From the I.I.I. Daily: Our Most Popular Content, November 9 to November 15

Here are the 5 most clicked on articles from this week’s I.I.I. Daily newsletter.

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Insurance Industry Wildfire Relief Fund

California residents are grappling with the most deadly and destructive wildfires in the state’s history this November.

To help those affected, the Insurance Industry Charitable Foundation (IICF) is facilitating a collective industry relief response. To help with a tax-deductible contribution to the IICF California Wildfire Relief Fund, please click here.

Additional ways to aid victims of the Camp, Woolsey and Hill fires can be found here.

 

Insurers respond to California wildfires

 

The Camp Fire in Northern California has become the most destructive and deadliest wildfire in state history, with a death toll of 42 to date. In the southern part of the state, firefighters are battling the Woolsey Fire, which has taken two lives so far. Up to a hundred people are still missing, according to local authorities.

I.I.I.’s California representative Janet Ruiz had advice for residents impacted by fires in this CNBC article.

Many insurers have deployed mobile units to assist homeowners with filing claims and to distribute debit cards for living expenses.

Below are the top 10 homeowners insurers in California.

 

“Deepfakes”: a looming nightmare for insurers?

Picture a world where sophisticated machine-learning algorithms generate hyper-realistic video footage of you doing things you’ve never done and saying things you’ve never said.

If that sounds like a nightmare, I’ve got bad news for you. That world is increasingly our world. Those videos, called “deepfakes,” are already being created, often for unsavory purposes.

(You can watch a deepfake video of former president Obama giving a fake speech here.)

Anyone can download the software needed for DIY deepfake videos. And even though deepfake technology hasn’t yet been perfected, it’s getting better every day.

This has obvious implications for national security. Indeed, congressmen have already expressed concerns about the use of deepfakes as weapons of international intrigue.

What about insurance – could deepfakes be the next frontier of risk? It’s not hard to imagine some scenarios:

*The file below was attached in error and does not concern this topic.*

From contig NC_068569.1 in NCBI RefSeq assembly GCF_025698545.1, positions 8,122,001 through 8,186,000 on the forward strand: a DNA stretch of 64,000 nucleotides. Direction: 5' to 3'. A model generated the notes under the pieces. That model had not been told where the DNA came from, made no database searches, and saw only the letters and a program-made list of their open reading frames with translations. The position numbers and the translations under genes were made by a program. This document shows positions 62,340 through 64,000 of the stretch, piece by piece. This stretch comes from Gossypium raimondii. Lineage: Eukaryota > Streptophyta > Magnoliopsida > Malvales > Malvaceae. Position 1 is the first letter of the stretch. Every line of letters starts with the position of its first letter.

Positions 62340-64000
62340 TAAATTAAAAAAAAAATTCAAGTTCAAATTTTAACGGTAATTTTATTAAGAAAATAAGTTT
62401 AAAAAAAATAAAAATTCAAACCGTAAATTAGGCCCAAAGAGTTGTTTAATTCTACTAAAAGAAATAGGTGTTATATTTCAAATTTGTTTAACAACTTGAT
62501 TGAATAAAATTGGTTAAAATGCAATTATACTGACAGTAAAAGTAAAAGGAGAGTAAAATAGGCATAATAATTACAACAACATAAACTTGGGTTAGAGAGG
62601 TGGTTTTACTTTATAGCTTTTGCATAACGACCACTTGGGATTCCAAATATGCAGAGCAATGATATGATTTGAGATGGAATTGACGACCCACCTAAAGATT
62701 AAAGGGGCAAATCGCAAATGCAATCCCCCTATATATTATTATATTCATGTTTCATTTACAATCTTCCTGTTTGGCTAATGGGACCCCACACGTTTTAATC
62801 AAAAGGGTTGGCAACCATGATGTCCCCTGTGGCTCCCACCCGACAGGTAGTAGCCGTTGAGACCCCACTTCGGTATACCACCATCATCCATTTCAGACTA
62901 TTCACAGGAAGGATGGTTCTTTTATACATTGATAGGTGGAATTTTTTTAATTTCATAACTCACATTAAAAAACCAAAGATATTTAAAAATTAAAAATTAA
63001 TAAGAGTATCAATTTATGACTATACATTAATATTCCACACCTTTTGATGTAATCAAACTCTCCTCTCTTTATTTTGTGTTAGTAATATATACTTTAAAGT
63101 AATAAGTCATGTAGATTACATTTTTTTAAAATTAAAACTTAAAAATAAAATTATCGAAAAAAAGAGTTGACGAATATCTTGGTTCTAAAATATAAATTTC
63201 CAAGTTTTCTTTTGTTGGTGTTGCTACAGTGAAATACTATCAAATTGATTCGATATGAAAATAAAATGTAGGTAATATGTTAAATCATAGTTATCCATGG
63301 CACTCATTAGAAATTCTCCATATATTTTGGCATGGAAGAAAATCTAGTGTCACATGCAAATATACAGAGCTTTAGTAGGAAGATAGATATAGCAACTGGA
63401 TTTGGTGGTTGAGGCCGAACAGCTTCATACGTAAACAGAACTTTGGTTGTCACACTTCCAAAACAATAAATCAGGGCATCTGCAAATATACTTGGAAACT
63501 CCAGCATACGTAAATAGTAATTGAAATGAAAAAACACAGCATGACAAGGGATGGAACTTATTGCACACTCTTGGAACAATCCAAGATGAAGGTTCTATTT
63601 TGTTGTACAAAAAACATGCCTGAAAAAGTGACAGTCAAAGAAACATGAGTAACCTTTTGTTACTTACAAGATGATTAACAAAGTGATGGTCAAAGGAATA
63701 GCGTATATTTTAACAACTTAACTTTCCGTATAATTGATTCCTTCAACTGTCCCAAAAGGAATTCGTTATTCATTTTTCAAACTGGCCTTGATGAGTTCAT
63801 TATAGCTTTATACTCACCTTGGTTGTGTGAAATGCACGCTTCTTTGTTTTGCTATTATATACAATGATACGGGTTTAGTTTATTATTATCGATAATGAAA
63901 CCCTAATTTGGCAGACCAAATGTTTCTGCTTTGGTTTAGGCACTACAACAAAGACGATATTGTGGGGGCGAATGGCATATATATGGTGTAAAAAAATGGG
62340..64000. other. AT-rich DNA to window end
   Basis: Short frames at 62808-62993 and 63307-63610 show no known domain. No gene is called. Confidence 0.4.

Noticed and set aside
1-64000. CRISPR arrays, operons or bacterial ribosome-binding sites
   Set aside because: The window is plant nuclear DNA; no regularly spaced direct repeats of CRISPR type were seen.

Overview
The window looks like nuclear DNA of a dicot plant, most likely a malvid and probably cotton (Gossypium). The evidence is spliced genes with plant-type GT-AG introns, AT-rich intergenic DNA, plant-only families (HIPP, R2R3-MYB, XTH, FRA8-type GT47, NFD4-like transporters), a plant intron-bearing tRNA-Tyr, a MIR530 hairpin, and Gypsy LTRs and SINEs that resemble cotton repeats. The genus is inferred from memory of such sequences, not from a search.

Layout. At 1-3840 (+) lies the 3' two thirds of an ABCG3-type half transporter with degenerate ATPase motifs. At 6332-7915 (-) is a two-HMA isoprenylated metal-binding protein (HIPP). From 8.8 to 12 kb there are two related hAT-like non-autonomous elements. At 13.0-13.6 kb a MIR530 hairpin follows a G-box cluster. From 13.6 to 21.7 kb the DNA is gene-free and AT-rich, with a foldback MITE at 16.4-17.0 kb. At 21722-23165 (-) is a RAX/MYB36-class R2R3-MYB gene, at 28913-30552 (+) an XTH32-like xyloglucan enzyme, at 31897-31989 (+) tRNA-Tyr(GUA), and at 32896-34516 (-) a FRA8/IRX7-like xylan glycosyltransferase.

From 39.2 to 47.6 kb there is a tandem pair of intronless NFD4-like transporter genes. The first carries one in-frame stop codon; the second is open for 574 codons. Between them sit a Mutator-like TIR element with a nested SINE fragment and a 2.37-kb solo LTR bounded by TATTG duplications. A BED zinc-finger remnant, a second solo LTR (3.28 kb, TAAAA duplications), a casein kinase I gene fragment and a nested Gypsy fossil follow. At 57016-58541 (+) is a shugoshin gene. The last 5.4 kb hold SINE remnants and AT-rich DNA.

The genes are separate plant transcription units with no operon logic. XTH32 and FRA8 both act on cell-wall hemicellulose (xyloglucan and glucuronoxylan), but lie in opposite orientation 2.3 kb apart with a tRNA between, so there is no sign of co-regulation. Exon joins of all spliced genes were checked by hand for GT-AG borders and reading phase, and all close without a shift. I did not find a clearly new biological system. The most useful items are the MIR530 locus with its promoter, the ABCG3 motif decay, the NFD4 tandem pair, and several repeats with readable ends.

• Cyber: A deepfaked audio recording of a CFO directs a company’s billing department to route thousands of dollars to a fake bank account.
  • Directors and officers: A deepfake video is created of a large corporation’s CEO reporting (fabricated) negative financial results, leading to a significant drop in the company’s stock.
  • Employment-practices liability: An employee is “deepfaked” to portray him making disparaging remarks about coworkers and engaging in harassment.
  • General liability: Someone creates a deepfake video of a person slipping in a grocery store and “injuring” herself, leading to allegations of negligence.

I’m sure you could think of a hundred more like these. How will we adapt to a world where video and audio can’t be trusted to tell the truth? What if deepfakes become too sophisticated to detect – how will this impact insurance claims and fraud prevention?

If the worst comes to pass, deepfakes could soon become an insurance nightmare.

But hopefully, the best case scenario happens instead: detection technology keeps up with deepfake advancements – and keeps everyone honest.

From the I.I.I. Daily: Our Most Popular Content, November 2 to November 8

Here are the 5 most clicked on articles from this week’s I.I.I. Daily newsletter.

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The state of the Insurtech market 2018

S&P Market Intelligence has recently published a report on the state of the Insurtech market, and on November 7 the company held a briefing on the subject. Panelists included Slice CEO Tim Attia, Drew Aldrich, Principal at American Family Ventures and the report’s author, Research Analyst Thomas Mason.

Here are some of the trends observed by S&P in the insurtech space:

  • Insurtechs are still in very early stages and that means it could take up to seven years before the recent crop of successful insurtechs go public and return investor capital.
  • Digital agencies and tech-focused underwriting generated the largest amount of deal value in the first half of 2018.